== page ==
Improving the Patient Experiences of African Caribbean Men Detained Under the Mental Health Act: A Co Produced Intervention Using the Silences Framework

  • Duxbury, Joy (PI)
  • Baker, Steve (CoI)
  • Haines-Delmont, Alina (CoI)
  • Heyes, Kim (CoI)
  • Craig, Elaine (CoI)
  • Dixon, Jeremy (PI)
  • Husain, Nusrat (CoI)
  • Leah, Caroline (CoI)
  • Mallaband Bergqvist, Anna (CoI)
  • Miller, Eula (CoI)
  • Serrant, Laura (CoI)
  • Jamal, Marjan (CoI)
  • King, Colin (CoI)
  • Littlewood, Christopher (CoI)
  • Sewell, Hari (CoI)

Project: Research council

Project Details

Description

Aim:
To inform, develop and explore the feasibility of a co-produced intervention to improve the experiences of Black African-Caribbean (BAC) men detained under the Mental Health Act (MHA)

Background:
The latest UK Government figures show that BAC people are detained significantly more than their non-Black peers under the MHA. Current evidence suggests that there is a desperate need for a wide-scale intervention to
inform best practice, focusing on co-production and user involvement with marginalised groups such as BAC men. There is also a gap in research evaluating interventions outside of London.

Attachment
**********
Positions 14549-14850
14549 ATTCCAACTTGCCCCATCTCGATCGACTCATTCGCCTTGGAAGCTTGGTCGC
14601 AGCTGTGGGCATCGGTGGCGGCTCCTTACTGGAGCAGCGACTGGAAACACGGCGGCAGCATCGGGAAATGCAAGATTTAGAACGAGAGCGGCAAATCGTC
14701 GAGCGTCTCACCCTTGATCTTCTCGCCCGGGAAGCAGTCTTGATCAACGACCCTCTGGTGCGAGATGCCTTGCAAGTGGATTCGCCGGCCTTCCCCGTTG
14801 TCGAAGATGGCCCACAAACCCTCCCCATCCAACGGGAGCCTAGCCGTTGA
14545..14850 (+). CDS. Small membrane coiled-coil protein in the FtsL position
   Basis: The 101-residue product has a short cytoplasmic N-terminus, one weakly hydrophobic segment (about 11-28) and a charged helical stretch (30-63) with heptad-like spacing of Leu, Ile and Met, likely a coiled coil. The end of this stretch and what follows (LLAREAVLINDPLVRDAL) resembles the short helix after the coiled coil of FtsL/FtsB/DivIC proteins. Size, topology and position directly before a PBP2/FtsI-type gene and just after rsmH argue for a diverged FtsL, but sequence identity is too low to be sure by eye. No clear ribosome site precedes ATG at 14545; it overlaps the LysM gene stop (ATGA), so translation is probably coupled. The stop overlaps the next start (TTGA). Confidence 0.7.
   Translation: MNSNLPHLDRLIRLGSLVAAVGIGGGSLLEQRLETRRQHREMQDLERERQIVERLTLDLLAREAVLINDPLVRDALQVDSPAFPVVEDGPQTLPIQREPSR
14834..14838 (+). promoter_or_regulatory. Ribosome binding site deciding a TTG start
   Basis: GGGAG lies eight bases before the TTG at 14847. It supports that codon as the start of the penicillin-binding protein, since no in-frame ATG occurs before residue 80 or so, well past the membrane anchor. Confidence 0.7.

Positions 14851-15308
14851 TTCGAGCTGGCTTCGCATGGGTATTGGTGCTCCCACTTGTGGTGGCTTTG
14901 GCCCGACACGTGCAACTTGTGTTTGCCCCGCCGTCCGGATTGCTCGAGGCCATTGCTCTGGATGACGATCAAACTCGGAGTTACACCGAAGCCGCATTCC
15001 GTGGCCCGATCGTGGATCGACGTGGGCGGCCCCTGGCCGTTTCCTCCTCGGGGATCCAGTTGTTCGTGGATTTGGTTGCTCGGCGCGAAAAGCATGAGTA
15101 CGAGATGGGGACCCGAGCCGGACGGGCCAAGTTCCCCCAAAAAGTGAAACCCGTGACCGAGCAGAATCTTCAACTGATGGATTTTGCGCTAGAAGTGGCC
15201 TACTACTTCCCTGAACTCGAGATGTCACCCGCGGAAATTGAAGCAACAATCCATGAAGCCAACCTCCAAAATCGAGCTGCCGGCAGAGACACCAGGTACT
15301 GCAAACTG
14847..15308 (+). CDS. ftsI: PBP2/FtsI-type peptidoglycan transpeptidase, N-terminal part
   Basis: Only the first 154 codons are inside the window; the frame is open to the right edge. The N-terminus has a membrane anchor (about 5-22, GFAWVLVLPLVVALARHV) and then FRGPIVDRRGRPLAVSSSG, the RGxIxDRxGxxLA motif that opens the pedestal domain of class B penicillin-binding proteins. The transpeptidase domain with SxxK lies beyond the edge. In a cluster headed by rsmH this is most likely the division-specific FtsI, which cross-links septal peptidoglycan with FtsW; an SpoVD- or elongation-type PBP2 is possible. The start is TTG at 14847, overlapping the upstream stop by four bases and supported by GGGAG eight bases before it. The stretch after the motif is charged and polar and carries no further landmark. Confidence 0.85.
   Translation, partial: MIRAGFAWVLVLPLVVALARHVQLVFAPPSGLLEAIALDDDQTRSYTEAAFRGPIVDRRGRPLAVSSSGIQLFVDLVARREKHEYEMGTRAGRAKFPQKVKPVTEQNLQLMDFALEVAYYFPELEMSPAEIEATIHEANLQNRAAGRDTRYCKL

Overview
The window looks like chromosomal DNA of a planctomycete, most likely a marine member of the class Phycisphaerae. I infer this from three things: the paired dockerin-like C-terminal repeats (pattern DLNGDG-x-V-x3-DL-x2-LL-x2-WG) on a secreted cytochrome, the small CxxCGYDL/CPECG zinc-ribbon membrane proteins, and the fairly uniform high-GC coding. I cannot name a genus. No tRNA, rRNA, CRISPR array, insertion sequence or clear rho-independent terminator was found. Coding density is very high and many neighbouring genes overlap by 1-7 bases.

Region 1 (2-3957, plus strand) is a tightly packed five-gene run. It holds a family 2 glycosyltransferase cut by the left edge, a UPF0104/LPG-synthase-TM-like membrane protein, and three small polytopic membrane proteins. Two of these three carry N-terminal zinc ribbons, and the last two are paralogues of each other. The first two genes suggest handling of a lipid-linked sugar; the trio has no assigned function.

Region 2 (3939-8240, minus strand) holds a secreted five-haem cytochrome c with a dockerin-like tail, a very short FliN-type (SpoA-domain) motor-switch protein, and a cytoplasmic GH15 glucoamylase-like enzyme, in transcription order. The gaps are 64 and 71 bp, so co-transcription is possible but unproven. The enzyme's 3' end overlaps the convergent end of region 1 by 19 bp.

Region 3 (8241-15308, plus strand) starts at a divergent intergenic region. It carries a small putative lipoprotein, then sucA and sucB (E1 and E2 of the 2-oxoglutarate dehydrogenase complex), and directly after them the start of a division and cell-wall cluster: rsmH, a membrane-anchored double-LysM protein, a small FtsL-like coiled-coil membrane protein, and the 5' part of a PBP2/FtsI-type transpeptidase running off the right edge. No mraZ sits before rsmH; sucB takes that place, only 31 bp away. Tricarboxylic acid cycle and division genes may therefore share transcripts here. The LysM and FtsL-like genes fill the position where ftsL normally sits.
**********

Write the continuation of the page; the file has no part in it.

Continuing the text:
Objectives:
- Review the evidence regarding interventions used to address the over-representation of BAC men
detained under the MHA;
- Explore BAC men’s experiences of the ‘mental health detention’ journey;
- Explore professionals’ views to identify key areas for improvement;
- Co-produce a tailored intervention aimed at improving BAC men’s experiences of detention;
- Assess whether the intervention can be delivered to an adequate level;
- Conduct a qualitative evaluation to explore acceptability of intervention and identify any challenges;